Measure Would Prevent Damage to Environment, Safeguard Public Health & Safety
Legislation Assemblyman Tim Eustace sponsored to prohibit owners of certain vehicles from tampering with their diesel engines in order to produce massive emissions of noxious fumes gained final legislative approval from the Assembly on Monday.
The measure now heads to the governor’s desk.
The bill (A-3583) would prohibit coal rolling, or the practice of intentionally polluting the environment by forcing large diesel-powered vehicles to expel plumes of dense smoke, soot or other particulate emissions into the air or onto roadways or nearby automobiles. The measure would also prohibit individuals from tampering with engine control systems or installing smoke stacks or other equipment that facilitates coal rolling.
Often acting in blatant defiance of regulations intended to protect the environment and slow climate change, coal rollers alter their vehicles’ engines, eliminating internal emissions controls, Eustace said.
“Coal rolling increases air pollution in New Jersey and creates unsafe driving conditions on New Jersey’s already congested roadways,” said Eustace (D-Bergen/Passaic). “By banning coal rolling, this legislation will build upon a history of environmental protection in our state.”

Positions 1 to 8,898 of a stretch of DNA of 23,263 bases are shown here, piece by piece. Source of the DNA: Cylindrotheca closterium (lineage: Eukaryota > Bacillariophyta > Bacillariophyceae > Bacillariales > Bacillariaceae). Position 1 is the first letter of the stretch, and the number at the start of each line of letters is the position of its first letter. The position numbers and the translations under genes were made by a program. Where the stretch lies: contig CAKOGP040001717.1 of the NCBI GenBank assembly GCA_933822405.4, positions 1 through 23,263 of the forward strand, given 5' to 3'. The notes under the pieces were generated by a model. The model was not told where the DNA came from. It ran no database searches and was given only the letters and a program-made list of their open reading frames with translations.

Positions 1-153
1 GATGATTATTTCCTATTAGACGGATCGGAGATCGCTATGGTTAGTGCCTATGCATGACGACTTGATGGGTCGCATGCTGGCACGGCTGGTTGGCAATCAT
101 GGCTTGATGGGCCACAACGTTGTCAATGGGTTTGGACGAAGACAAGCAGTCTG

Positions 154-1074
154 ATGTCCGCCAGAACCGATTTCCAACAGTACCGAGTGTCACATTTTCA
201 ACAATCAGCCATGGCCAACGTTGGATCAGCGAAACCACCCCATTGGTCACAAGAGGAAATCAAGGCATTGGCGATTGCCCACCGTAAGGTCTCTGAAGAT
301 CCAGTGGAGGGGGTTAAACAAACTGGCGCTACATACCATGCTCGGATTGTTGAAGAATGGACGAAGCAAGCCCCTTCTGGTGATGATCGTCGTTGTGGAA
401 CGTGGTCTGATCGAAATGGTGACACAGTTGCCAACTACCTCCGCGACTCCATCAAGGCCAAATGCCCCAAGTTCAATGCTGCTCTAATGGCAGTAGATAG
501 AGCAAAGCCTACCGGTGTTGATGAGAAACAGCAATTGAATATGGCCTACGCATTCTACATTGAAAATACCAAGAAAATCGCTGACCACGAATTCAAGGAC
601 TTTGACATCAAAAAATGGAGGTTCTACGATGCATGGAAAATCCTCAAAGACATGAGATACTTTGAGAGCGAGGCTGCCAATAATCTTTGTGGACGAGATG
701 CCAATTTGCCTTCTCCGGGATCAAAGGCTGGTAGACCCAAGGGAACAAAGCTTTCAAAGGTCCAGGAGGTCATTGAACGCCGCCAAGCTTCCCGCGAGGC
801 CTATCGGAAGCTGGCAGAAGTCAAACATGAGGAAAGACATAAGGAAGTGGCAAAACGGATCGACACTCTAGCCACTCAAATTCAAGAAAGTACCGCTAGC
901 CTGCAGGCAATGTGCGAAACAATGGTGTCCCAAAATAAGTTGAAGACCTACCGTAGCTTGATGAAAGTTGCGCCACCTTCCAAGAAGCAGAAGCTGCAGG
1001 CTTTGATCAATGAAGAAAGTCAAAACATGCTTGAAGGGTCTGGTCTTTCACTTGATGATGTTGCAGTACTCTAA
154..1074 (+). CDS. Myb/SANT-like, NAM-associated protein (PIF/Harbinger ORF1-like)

Eustace noted that some drivers of diesel vehicles engage in coal rolling as a means of harassing pedestrians, bicyclists or drivers of smaller, more fuel-efficient vehicles, which he experienced personally last year while traveling on the New Jersey Turnpike.
“In addition to the dangers coal rolling poses by obstructing drivers’ vision and damaging the environment, there are very serious health hazards associated with this practice,” said Eustace. “Truck owners can outfit their personal vehicles however they would like, but when there’s a correlation between their furnishings and illnesses like asthma, lung cancer and heart disease, it becomes a matter not of personal preference, but of public health and safety.”
Violators of the measure would be subject to a maximum civil penalty of $5,000 per offense.
The bill, which in December gained unanimous Senate approval, passed in the Assembly 70-2.